Dirty Grandpa – Jason Kelly (Zac Efron) is one week away from marrying his boss’s daughter, putting him on the fast track for a partnership at the law firm. However, when the straight-laced Jason is tricked into driving his foul-mouthed grandfather, Dick (Robert De Niro), to Daytona for spring break, his pending nuptials are suddenly in jeopardy. Between riotous frat parties, bar fights, and an epic night of karaoke, Dick is on a quest to live his life to the fullest and bring Jason along for the ride. Ultimately, on the wildest journey of their lives, “dirty” Grandpa and his uptight grandson discover they can learn from one another and form the bond they never had. Reactions out of the U.S have been outrageously, but perhaps justifiably, negative.

Looking for Grace – The long-awaited new film from Sue Brooks, the acclaimed and multi award-winning director of Japanese Story is an intimate, funny and profoundly moving story about the complexities of family life. When rebellious 16-year-old Grace (rising star Odessa Young) takes off, her exasperated mum and dad (Radha Mitchell and Richard Roxburgh) enlist the help of a close-to-retirement detective, and begin the long drive from Perth out to the West Australian wheatbelt to try to find her. On the journey, the two must confront the realities of their changing relationship to one another, and to their daughter. Wry, intriguing and poignant, Brooks’ unflinching reflection on the disruptive effects of both adolescence and middle age boasts her trademark sense of character, acerbic humour and eye for the hypnotic rhythms of Australia’s regional landscapes.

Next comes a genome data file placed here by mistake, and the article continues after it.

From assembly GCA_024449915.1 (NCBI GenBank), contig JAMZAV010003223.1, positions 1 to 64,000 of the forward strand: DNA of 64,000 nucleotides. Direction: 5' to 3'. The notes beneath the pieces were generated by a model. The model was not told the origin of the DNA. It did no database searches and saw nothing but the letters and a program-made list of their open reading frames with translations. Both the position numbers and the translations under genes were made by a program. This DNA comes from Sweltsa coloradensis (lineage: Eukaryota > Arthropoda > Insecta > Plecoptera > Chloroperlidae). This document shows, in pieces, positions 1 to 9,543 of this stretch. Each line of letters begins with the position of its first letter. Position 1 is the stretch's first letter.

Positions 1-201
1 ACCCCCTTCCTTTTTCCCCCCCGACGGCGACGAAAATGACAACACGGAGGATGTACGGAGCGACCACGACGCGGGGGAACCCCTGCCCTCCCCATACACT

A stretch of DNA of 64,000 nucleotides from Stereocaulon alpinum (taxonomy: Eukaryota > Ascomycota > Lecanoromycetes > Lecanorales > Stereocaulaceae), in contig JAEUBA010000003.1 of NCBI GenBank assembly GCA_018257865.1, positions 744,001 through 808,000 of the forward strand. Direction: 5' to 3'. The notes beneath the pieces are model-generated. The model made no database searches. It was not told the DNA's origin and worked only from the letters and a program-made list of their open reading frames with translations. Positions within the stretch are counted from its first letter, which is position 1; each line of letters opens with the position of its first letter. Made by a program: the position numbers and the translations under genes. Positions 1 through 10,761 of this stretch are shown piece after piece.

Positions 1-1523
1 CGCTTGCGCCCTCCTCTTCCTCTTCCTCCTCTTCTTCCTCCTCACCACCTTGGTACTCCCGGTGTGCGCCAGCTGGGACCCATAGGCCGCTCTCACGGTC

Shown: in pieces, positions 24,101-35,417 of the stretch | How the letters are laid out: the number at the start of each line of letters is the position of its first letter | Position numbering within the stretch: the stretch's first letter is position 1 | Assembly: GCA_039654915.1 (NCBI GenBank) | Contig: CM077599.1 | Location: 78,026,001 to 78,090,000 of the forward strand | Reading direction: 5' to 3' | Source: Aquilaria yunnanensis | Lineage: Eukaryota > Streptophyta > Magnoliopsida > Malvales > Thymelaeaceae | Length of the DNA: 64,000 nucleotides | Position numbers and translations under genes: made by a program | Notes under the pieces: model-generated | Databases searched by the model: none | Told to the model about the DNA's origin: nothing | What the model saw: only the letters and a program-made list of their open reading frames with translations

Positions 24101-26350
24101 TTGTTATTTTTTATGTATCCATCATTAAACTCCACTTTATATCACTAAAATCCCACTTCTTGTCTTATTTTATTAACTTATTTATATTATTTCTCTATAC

Weekly Recommendation – I don’t love either of the Best Picture nominees out this week –  Spotlight and Room – but many people do, and they are certainly worth a look. Two of the most popular and critically acclaimed films of the past year with 10 Oscar nominations between them. On paper they seem unmissable. At the very least, the acting is excellent. 

In Cinemas 21 Jan 2016

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Jan 192016


In cinemas this week – The Hateful Eight (digital release) and The Danish Girl. 

The Hateful Eight – Set after Civil War, a stagecoach hurtles through the wintry Wyoming landscape. The passengers, bounty hunter John Ruth (Kurt Russell) and his fugitive Daisy Domergue (Jessica Jason Leigh), race towards the town of Red Rock where Ruth, known in these parts as “The Hangman,” will bring Domergue to justice. Along the road, they encounter two strangers: Major Marquis Warren (Samuel L. Jackson), a black former union soldier turned infamous bounty hunter, and Chris Mannix (Walton Goggins), a southern renegade who claims to be the town’s new Sheriff.